6. Stuart Birks
    March 28, 2012 at 10:02 pm

    Merijn, we are talking at cross-purposes. I have no doubt that some have gained a lot of money in exchange for poor services, and others have lost a lot of money due to the actions of others. History is full of examples to support this view, contrary to representations of an ideal world in some economic theories.

    However, that is not the same as saying that there is a small group of people at the top of the heap for which the membership does not change and who work together to further their own interests and keep everyone else down. It may be that (1) membership is changing, and (2) the group consists of individuals who, far from working together, are actually in cut-throat competition with each other and with everyone else. I am not saying that this alternative is definitive, but neither is the former. It may be satisfying to set up some “other” as the enemy, but it does not help if this is inaccurate. “Know the enemy”, Sun Tzu, The Art of War, Chapter 3, point 18.

  7. paul davidson
    March 28, 2012 at 10:53 pm

    One obvious reason for this growinmg inequality of income is that now many white collar jobs and blue collar jobs [ except personal services, etc] can be outsourced. Outsourcing and the mere threat of further outsourcing keeps the remaining US employed workers “in their place”. As long as there is cheap foreign labor that can do the same tasks whether it be working in factories , call centers, or even technical jobs such as computer programming radiology readings, etc. most US workers will see little or no growth in real income — and may even suffer declines in real income

    The top 1% get much of their income from their portfolios (ofter inherited) of financial and real asssets, plus wages and salaries and bonuses by being in top management of multinational corporations. Thus, for example, before he died Steve Jobs was in the top 0.1% while most workers for Apple in the UJS had little to gain in recent years –except if they had stock options– while factory workers that produce ipods, iphones, and ipads work under uncivilized sweat shop conditions in China, etc.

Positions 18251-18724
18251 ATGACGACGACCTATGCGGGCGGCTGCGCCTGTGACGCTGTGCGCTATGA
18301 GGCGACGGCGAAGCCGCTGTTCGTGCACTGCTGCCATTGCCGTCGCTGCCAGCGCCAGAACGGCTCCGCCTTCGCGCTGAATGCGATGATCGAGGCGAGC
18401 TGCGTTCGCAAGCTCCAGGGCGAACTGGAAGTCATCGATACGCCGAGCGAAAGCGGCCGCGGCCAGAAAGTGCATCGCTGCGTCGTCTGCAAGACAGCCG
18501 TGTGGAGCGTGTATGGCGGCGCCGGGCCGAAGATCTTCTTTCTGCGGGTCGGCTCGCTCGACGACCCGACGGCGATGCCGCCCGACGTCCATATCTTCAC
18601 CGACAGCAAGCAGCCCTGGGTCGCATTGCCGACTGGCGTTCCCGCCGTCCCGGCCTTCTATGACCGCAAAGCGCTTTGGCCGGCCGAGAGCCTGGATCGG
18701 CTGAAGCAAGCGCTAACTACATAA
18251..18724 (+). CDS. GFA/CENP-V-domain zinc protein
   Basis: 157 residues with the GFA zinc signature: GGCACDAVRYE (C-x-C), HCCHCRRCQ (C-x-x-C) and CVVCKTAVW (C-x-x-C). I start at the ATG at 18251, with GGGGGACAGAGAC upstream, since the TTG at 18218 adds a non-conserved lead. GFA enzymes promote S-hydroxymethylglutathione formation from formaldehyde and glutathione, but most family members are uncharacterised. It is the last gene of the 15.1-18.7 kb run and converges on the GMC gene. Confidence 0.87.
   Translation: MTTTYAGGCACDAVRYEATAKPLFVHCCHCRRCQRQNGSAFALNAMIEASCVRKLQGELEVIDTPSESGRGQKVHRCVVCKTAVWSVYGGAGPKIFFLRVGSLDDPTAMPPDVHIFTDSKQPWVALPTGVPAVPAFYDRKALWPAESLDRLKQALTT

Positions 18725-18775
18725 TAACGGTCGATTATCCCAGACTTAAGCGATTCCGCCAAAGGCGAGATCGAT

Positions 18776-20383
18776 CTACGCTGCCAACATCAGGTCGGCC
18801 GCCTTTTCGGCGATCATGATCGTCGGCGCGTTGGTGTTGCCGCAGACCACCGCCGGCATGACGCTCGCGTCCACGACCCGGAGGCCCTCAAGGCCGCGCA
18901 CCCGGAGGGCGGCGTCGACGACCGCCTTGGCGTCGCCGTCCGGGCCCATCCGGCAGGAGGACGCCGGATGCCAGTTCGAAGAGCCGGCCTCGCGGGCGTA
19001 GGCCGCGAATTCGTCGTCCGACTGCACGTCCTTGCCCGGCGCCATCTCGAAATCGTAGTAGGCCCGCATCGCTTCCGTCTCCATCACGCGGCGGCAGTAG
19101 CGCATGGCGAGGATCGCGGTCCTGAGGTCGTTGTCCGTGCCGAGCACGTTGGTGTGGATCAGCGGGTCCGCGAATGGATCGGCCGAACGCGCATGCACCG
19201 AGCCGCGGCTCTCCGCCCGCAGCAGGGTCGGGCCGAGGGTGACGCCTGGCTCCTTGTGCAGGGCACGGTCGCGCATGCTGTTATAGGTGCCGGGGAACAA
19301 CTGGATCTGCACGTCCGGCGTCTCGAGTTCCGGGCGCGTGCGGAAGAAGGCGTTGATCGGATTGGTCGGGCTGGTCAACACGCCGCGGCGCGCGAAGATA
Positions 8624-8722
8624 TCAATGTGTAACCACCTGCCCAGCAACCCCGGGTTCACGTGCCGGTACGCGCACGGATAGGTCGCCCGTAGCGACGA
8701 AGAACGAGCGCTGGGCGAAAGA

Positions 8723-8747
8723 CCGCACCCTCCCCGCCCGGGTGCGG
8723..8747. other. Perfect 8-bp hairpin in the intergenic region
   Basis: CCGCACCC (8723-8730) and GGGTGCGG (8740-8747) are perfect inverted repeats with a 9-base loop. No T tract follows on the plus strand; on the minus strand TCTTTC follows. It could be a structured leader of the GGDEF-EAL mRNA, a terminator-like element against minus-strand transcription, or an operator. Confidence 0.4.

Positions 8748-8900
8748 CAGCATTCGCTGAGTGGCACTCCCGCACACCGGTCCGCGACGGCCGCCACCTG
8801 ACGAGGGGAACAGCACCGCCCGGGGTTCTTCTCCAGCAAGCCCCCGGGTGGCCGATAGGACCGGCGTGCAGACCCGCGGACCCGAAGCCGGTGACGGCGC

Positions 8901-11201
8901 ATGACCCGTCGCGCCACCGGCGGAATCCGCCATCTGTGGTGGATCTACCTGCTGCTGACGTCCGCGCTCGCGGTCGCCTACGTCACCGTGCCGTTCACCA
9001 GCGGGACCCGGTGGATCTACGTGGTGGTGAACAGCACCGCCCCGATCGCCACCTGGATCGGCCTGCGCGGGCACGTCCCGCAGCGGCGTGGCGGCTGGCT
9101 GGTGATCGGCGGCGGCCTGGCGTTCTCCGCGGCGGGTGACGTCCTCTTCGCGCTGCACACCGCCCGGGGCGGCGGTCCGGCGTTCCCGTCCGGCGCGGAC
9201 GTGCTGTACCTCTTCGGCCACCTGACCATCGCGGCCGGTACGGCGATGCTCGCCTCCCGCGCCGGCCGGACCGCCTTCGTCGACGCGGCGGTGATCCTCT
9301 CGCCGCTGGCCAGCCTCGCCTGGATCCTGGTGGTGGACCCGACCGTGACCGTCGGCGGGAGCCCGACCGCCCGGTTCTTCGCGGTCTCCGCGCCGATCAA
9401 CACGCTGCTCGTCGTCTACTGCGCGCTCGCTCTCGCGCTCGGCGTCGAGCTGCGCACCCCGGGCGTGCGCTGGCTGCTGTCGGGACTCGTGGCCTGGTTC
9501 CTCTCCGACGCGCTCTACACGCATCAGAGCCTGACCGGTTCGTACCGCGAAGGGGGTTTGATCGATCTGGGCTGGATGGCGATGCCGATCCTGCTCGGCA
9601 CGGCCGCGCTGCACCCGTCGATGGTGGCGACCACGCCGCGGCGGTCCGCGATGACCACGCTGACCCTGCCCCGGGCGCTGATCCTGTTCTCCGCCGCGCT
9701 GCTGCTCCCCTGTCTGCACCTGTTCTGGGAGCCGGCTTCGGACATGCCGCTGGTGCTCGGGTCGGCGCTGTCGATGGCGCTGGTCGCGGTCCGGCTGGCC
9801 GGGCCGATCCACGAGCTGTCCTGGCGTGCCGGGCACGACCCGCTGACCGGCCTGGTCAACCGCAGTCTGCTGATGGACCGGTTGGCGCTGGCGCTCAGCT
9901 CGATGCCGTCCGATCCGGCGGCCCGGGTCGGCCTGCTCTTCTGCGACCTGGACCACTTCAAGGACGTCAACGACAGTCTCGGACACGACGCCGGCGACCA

But we can solve the outsourcing problem and bring back prosperity to the 99% of the US labor force by installing a 21 century version of the “Keynes Plan” that Keynes produced at Bretton Woods. For a modern version of this Keynes Plan and an explanation of why it stops outsourcing creating income inequality producing problems see my IMCU [International Monetary Clearing Union] plan as developed in my THE KEYNES SOLUTION 2009 [Palgrave] book and/or my textbook POST KEYNESIAN MACROEOCONIMC THEORY , 2nd edition [Elgar, 2010]

    Psul Dvidson

    • Alice
      March 29, 2012 at 11:08 am

      Except we still cant mention the unmentionable????…as to why the top .o1% is doing so well can we? Corruption of government processes right to the top… pure and simple. They and their money are above the rule of law (which has become a joke) and the 1% can do what they want without fear of repercussions, sanctions, criminal charges or jail (none of which exist for them – except feather duster on the wrist fines – the cost of which is a minute part of their business costs and a minute part of their criminal proceeds).
      There is almost no point in discussing a remedy of economic theory until we face the fact that current useful economic theory has been subverted, along with the rule of law.
      Was Bush charged with crimes of torture or with exercising warrantless spying activities on US citizens? Were any Wall Street execs charged with fraud? Were any banks who repossessed people’s property without good reason charged?